The attempt to have a court forbid the academy's ritual will be part of a case Mr. Weinstein already has filed on behalf of an Army specialist against his commanding officer and the Secretary of Defense. The specialist claims that the officer tried to intimidate him in Iraq into becoming a fundamentalist Christian.
The Naval Academy declined to respond to Mr. Weinstein's comments.
The flag-dipping ritual had been going on for decades, academy spokesman Cmdr. Ed Austin said yesterday.
"There has been a tradition of parading and dipping the national ensign and Brigade (of Midshipmen) flag by midshipmen during the 11:00 Sunday Protestant services at the United States Naval Academy for about 40 years," Cmdr. Austin said in an e-mail.
The flag-dipping ritual is carried out "only when midshipmen are present during the school year," Cmdr. Austin said.
"The tradition is not a part of any other religious service at the academy, and to the best of our knowledge, the tradition doesn't exist anywhere else in the Navy," Cmdr. Austin said in the e-mail.
Clark Rogers, director of educational programs at the National Flag Foundation, an organization established to promote patriotic displays of the flag, said yesterday the code is clear.
According to federal law, "No disrespect should be shown to the flag of the United States of America; the flag should not be dipped to any person or thing."
"If they called me, I would say what the Flag Code says," Mr. Rogers said. "That (uniformity) is the only thing that makes sense; otherwise, it gets off-the-wall."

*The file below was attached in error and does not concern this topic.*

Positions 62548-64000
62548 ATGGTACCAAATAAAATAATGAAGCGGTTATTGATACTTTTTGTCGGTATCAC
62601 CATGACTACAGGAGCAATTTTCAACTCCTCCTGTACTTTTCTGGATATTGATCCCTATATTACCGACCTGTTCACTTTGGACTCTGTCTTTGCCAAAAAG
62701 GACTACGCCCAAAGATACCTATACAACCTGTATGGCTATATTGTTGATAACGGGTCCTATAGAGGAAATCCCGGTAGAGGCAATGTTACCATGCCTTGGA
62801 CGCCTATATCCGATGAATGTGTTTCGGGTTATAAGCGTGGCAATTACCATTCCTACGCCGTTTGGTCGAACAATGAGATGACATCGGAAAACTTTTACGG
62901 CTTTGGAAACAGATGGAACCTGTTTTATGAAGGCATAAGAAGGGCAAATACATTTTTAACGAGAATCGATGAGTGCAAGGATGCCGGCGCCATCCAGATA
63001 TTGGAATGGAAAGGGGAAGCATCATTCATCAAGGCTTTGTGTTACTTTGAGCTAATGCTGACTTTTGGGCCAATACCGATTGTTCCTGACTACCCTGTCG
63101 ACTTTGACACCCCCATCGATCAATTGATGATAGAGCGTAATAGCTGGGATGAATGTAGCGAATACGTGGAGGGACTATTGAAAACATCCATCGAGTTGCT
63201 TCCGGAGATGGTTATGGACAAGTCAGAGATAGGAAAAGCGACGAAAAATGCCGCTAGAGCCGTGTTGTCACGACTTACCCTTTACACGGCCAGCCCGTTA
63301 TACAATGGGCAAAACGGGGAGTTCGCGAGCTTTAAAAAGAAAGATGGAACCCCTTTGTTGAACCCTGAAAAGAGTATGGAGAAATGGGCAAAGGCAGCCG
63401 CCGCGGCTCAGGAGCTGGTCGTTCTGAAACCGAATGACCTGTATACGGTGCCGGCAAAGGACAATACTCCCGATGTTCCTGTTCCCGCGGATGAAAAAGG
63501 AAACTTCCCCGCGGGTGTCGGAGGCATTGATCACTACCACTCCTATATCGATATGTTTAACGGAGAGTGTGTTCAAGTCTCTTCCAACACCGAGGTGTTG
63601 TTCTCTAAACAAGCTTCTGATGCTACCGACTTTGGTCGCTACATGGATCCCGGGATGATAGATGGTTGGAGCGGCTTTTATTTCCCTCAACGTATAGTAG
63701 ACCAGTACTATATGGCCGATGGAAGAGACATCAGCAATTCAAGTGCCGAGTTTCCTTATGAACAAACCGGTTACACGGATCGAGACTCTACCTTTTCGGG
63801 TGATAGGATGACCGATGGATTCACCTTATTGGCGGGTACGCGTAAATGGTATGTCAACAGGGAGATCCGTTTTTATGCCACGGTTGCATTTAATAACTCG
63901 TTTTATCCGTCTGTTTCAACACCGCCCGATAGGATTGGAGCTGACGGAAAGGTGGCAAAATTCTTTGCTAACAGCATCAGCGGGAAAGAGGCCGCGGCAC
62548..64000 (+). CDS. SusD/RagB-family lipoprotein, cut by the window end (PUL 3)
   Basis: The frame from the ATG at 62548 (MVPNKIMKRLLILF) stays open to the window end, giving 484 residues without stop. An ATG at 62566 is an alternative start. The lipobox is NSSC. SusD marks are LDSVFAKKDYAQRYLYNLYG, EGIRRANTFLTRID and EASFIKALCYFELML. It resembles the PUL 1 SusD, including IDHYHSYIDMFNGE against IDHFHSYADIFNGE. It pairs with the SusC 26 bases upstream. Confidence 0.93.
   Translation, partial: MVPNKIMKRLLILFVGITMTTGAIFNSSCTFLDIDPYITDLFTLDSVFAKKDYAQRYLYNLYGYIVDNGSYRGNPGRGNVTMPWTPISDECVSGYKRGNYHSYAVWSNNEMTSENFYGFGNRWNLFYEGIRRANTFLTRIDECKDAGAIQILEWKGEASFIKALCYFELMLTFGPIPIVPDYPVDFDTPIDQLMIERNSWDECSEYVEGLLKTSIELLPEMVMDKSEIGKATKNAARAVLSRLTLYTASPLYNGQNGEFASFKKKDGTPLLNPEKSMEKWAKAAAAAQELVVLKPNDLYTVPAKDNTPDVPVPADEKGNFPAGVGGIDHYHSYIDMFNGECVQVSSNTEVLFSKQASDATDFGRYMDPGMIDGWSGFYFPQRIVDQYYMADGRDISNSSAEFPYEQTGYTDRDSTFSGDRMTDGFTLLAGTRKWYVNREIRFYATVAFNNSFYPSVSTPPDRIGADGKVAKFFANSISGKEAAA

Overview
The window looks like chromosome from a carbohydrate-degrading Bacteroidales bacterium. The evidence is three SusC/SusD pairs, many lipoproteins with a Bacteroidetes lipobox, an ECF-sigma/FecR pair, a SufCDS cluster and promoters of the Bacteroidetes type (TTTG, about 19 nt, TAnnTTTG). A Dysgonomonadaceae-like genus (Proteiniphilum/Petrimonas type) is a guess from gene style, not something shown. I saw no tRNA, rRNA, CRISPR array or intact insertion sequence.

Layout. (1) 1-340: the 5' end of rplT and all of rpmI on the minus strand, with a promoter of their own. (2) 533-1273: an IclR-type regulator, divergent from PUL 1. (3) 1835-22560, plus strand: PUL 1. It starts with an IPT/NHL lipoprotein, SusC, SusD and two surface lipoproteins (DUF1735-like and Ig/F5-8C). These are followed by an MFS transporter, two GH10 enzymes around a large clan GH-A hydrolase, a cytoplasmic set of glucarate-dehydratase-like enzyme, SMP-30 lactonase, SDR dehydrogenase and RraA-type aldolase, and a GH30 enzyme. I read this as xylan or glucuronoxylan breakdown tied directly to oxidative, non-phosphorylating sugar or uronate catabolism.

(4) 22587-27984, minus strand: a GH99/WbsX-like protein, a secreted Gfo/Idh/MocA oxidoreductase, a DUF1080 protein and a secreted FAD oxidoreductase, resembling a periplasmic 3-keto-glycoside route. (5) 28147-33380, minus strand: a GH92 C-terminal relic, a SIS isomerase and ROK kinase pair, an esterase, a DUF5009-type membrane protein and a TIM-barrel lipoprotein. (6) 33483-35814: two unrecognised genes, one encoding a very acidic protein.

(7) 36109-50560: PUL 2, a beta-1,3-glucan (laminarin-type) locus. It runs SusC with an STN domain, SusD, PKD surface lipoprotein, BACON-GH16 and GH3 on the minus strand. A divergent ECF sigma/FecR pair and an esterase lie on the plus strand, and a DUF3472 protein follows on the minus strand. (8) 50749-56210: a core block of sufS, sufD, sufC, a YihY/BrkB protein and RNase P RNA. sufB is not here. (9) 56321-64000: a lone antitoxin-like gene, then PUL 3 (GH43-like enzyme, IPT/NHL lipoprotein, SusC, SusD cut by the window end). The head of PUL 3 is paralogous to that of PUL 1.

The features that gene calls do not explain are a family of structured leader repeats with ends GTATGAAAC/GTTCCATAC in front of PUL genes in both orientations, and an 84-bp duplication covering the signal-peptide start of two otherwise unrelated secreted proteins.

Adm. Charles Larson, a member of the Naval Academy Class of 1958, headed the academy from 1983 to 1986, and 1994 to 1998.
He said the ritual was in effect during both of his stints as superintendent, but he never thought to change it.
"I would put it in the category of something I had seen and thought was appropriate," Adm. Larson said. "I guess Adm. Fowler had more intellectual curiosity than I did, but I think he's absolutely right."
Adm. Larson said that since the issue surfaced he has looked at every regulation he could locate, but has been unable to find anything that allows the flag to be dipped.
The Navy allows American ships to lower their flags if returning a salute, but not to be the first one to dip their colors, Adm. Larson said.
"Naval Telecommunications Procedures: Flags, Pennants and Customs" states "When any ship, under U.S. registry or the registry of a nation formally recognized by the U.S., salutes a ship of the Navy by dipping it's ensign, it shall be answered dip for dip."
Adm. Larson, who commanded the U.S. Pacific Fleet, said that American ships do not lower their colors. "They are dipping to us," Adm. Larson said. "We don't dip to anybody. ... We answer their salute."
Adm. Fowler, a former submarine commander, has changed a number of regulations since taking the helm of the Naval Academy.
He required all of the 4,400-member Brigade of Midshipmen to eat more meals in the academy's dining room, and to spend more time studying. Also, the Herndon Climb, a ritual whereby freshmen, or plebes, scale a lard-slathered granite monument in a timed event, will be somewhat different this year, academy sources said. Instead of the whole class participating, representatives who score well during leadership exercises will participate.